“There are no provisions for domestic workers under the Labour Law in this country,” says Borhanuddin Khan, Professor of Law at Dhaka University, “This deprives them in many ways of their basic rights.” Because of this lack of acknowledgement, many employers do not feel a sense of responsibility toward their house help as they are not held accountable for their treatment of them.
They use separate dishes to eat, are never allowed on the furniture and are generally expected to
keep out of sight. Photo: Amirul Rajiv
“I am very strict with my servants,” says Pia Haider (not her real name), “I don't let them watch too much TV because they might start getting ideas into their heads. I also don't let them keep mobile phones because I don't want them discussing everything that happens under my roof with their families.”
Amna Ali (not her real name), who employs 10-year-old Salma to do most of her housework and take care of her 5-year-old daughter says, “She isn't too young to start earning her own living. It's better than begging on the street. Besides she gets three meals a day here and it's safe.”
Over the years, NGO's have recommended various processes through which domestic workers could be covered by the labour law. “However this did not happen because of some technical problems regarding how to set it up,” says Professor Borhanunddin Khan. For example, under the labour law, which is designed for industry and factory workers, the employees work eight to twelve hours a day continuously with not more than an hour's rest. Domestic workers do not have fixed schedules and are called on sporadically during the day to do their work with more than one break in between. Keeping track of domestic workers hired in private homes is also a challenge.
“Given these circumstances, in my opinion it is more important to create a separate law for domestic workers than to include them in the labour law,” says Khan. According to Khan, domestic workers are only a part of the informal sector, the whole of which has been excluded from the labour law. “Think about the day labourers working at construction sites or brick mines, or the women in agriculture” says Khan. “They make significant contributions to our economy. We have to first figure out how to give this entire sector recognition, before we can address specific issues such as those of domestic workers.”
Advocate Salma Ali, the executive director of the Bangladesh National Women Lawyer's Association (BNWLA) believes that it is imperative that domestic workers be acknowledged as a part of the labour force as soon as possible. “Domestic workers are perhaps the most vulnerable people in this country. They are probably the most violently abused group within our society and have little or no legal representation,” says Ali. “There is a class of people in our society, especially those from small towns and villages, who brutally abuse these workers simply because they can get away with it Most of the domestic labour force is made up of young girls, some of whom are being physically and sexually abused. If there are no laws that recognise their existence, how will they be protected?”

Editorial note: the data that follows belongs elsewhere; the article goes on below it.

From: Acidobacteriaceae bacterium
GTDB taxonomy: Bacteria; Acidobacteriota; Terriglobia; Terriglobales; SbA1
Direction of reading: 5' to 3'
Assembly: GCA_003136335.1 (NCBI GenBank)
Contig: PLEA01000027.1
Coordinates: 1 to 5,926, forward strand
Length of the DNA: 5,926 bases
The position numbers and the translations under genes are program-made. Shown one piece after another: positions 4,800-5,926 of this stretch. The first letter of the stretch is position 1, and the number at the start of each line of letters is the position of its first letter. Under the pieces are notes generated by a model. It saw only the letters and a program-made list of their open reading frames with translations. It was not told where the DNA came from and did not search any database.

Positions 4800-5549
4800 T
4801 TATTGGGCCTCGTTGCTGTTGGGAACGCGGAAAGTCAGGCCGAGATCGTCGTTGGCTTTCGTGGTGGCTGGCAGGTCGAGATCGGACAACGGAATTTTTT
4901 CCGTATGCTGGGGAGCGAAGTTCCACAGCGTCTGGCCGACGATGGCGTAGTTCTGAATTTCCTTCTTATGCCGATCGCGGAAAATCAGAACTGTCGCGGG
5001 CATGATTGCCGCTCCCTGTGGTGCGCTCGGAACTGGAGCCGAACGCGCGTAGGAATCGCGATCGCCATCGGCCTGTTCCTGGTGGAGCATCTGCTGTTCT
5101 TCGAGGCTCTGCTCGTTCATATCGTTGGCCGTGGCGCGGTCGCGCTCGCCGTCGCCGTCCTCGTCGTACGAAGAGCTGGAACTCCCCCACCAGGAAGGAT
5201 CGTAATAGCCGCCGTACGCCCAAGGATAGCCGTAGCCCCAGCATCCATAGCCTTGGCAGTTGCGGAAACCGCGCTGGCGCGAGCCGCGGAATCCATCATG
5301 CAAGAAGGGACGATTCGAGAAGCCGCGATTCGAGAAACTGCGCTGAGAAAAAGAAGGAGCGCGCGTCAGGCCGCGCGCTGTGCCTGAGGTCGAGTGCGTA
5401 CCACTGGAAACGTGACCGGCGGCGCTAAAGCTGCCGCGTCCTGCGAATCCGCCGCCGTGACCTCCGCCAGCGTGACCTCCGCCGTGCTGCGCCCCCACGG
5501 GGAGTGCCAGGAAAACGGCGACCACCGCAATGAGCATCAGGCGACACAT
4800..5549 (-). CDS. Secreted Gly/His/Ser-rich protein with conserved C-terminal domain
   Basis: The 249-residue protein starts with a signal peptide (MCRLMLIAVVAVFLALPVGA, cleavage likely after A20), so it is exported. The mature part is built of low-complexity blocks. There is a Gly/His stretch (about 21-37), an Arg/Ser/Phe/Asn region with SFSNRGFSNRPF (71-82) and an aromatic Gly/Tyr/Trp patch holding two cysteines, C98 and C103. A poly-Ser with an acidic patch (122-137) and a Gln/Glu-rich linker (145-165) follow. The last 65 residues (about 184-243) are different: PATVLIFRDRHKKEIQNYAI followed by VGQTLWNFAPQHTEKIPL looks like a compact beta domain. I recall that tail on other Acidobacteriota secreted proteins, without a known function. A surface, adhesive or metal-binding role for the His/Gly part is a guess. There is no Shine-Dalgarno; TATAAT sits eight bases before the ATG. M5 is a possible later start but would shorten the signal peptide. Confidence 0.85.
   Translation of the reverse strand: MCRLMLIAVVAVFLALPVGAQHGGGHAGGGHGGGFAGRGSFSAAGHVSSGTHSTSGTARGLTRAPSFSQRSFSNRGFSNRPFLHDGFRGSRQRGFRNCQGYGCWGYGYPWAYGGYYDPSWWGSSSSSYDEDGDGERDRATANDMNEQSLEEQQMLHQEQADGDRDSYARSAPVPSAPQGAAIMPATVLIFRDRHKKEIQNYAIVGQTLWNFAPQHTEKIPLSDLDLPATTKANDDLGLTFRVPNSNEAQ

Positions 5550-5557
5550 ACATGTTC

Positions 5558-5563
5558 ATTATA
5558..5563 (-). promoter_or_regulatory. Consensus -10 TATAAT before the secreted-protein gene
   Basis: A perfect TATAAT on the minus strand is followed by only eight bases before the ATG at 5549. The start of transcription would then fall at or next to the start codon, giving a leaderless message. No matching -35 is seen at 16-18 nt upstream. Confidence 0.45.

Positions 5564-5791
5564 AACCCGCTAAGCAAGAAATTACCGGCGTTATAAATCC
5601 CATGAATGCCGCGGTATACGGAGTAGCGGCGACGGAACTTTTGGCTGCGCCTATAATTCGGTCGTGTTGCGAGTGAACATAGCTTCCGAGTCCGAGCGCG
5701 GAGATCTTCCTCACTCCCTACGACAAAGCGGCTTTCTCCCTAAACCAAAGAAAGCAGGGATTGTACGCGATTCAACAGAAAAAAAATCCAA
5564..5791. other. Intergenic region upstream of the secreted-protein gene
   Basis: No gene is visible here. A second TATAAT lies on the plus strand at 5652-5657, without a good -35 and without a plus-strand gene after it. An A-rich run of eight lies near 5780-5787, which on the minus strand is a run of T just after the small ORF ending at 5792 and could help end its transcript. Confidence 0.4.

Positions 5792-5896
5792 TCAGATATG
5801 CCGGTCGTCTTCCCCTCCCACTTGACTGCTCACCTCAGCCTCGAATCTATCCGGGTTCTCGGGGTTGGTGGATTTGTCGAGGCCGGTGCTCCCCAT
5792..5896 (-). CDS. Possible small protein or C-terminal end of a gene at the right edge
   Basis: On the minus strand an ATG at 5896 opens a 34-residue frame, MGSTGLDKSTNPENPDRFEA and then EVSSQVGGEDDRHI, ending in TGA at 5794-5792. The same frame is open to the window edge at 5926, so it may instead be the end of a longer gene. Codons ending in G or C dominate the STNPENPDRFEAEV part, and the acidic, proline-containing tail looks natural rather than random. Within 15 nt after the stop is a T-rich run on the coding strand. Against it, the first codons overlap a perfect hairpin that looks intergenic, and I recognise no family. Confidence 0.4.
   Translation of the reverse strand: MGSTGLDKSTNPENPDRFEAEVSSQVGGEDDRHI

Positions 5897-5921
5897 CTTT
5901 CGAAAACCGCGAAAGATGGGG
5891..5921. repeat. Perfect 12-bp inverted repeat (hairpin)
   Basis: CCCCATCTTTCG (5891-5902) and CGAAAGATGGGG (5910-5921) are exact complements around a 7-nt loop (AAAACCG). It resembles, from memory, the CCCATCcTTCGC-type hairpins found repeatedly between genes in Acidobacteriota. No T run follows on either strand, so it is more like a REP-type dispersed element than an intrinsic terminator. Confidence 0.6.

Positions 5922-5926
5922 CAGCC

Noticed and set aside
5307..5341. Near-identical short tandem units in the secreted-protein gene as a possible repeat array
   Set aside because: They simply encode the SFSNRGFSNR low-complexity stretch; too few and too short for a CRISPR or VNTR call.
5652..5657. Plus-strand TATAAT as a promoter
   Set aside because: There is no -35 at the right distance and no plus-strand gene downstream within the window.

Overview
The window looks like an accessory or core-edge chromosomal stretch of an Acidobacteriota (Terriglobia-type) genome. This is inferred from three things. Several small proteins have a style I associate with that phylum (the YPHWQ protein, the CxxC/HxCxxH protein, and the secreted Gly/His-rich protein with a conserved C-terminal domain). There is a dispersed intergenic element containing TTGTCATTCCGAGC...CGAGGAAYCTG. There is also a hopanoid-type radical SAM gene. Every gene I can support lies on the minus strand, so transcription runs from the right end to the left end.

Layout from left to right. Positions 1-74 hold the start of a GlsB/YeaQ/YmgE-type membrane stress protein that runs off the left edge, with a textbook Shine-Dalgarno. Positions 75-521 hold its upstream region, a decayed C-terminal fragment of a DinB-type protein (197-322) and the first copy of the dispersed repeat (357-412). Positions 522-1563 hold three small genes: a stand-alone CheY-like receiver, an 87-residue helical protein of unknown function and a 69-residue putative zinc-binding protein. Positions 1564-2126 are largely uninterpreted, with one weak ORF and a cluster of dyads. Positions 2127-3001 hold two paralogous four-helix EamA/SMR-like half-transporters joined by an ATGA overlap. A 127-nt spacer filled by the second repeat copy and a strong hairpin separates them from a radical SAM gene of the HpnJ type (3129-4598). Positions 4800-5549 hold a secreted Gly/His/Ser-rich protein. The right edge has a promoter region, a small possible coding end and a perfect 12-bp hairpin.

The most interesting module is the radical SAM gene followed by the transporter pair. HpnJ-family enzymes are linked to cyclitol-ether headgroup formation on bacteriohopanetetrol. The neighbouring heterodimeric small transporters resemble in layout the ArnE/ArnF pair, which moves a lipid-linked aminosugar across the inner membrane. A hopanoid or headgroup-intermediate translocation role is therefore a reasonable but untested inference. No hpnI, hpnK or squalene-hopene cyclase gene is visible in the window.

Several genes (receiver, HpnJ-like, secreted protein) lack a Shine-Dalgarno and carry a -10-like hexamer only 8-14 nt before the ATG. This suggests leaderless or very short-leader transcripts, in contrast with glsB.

||Thinking of domestic help as inferior beings, who can cook our food but never sit at the same table to eat with us, is the attitude that needs fixing. Photo: Amirul Rajiv
In an attempt to bring these domestic workers into the labour force and under the protection of the law, several civil society organisations and NGO's worked together and submitted a memorandum as well as a code of conduct to the Ministry of Labour and Employment on January 9, 2008.
“About twenty five different orgranisations participated in drafting this,” says Farida Yeasmin, the deputy director of BLAST (Bangladesh Legal Aid Services and Trust). “Our first objective was to include domestic workers in the labour law, but the law and policy makers were against this. After many discussions and debates we realised that in order to include domestic workers in the labour law there must be a separate section made for them entirely because there are many differences between a member of the formal labour force and a domestic worker, so we came to a decision to draft a policy and then work towards including them in the labour law in the future.”